The past couple of weeks has seen the issue of bullying spread across social media and talked about by students, teachers, parents, and even governments. And though this focus on the problem generates conversation and awareness, I am still left with the feeling that it is not being dealt with systemically.
I see bullying around me every day. I have experienced bullying in my life, and have watched my kids as they have moved from elementary school into high school and all that this transition entails; often hard and sometimes traumatic as the memories they have of being bullied are still with them today.
But we live in a world where our mindset is such that our beliefs—those views that we think make up who we are—are in some way superior to the “other.” We teach our children to express their beliefs, to stand up for what they think is right, to be bold, to not let the world stand in their way.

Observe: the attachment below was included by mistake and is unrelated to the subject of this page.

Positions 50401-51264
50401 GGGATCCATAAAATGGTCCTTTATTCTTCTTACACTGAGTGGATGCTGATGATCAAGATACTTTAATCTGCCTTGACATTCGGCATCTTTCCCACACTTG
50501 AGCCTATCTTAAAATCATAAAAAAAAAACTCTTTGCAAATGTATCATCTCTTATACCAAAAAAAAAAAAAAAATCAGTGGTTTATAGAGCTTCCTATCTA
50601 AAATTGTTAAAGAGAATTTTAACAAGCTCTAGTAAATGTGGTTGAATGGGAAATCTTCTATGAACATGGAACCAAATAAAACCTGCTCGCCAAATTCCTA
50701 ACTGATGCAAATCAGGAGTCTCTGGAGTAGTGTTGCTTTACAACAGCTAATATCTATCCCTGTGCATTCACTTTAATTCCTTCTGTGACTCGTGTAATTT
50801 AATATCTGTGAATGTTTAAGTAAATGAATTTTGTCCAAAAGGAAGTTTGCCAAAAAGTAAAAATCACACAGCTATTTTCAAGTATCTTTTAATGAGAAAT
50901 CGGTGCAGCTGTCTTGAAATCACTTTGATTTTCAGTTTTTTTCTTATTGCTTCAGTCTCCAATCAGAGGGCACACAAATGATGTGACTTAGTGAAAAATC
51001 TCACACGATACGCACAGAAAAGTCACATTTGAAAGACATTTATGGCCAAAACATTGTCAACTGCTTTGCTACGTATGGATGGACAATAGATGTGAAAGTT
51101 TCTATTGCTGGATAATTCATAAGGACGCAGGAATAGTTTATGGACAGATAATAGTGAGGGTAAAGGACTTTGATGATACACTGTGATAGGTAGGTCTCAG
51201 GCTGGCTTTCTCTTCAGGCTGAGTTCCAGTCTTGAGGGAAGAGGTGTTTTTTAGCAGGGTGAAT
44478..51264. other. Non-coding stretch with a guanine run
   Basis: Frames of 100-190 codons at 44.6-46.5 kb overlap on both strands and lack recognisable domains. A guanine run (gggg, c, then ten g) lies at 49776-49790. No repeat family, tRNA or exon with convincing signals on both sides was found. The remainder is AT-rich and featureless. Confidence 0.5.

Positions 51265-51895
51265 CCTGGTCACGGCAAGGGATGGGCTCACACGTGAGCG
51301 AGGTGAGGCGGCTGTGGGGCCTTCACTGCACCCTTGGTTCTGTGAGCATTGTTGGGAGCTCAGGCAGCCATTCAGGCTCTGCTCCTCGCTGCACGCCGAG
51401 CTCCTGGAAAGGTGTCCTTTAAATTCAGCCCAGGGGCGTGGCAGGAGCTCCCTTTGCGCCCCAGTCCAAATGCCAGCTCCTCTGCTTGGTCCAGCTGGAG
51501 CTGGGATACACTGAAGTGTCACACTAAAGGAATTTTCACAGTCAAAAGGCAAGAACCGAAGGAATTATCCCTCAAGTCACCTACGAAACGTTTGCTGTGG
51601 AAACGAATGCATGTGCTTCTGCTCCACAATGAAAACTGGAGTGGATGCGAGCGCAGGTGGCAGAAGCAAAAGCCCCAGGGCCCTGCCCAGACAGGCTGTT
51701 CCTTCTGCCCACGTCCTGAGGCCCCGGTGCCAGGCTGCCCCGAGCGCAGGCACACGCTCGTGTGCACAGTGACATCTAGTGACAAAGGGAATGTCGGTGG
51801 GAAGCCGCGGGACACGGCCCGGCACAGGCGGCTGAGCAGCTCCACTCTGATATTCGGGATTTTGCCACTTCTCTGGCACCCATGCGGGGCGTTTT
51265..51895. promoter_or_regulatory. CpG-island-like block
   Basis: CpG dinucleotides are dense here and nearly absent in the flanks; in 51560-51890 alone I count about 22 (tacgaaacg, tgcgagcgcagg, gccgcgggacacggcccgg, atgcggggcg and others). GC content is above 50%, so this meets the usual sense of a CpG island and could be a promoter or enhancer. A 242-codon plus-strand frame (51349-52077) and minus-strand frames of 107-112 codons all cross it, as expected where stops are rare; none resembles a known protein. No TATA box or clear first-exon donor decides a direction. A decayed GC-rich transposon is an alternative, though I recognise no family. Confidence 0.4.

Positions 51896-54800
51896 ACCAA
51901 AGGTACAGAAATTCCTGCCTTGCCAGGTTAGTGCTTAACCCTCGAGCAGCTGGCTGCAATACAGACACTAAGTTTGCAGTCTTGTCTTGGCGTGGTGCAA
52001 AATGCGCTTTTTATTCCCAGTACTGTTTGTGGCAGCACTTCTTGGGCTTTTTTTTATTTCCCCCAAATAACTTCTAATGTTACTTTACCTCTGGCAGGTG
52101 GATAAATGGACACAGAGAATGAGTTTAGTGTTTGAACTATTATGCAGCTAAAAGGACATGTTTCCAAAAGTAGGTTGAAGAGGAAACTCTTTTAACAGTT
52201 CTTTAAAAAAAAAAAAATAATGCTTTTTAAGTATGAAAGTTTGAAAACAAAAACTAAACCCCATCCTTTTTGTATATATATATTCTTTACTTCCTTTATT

And while this is positive on many levels, it has its negative connotations as well, at least as far as I am concerned.
Where do we teach our kids about compassion? Sure, this is more and more prevalent in school settings, or after kids have demonstrated behaviour that others might feel needs reprimanding. But what happens behind closed doors? Unless the incident was somehow tragic I’m willing to bet that most parents tend to support their children in their views and make them feel justified in their actions. I know I am guilty of this. After all, our children can do no wrong, and they more than likely formed their opinions based on our beliefs.
But what does this create later on in life? What does it teach our children to be when they grow up? I think in many cases, it teaches them to assert themselves in such a manner that they are still the bully on the playground. Whether it’s a boss in a workplace asserting his or her power over an employee, or a politician asserting his or her private beliefs into the political system, it is still bullying and keeps us separate from the each other.
In my view, this lack of ability to have compassion for the other’s point of view is the root of much of the strife that plagues the world today.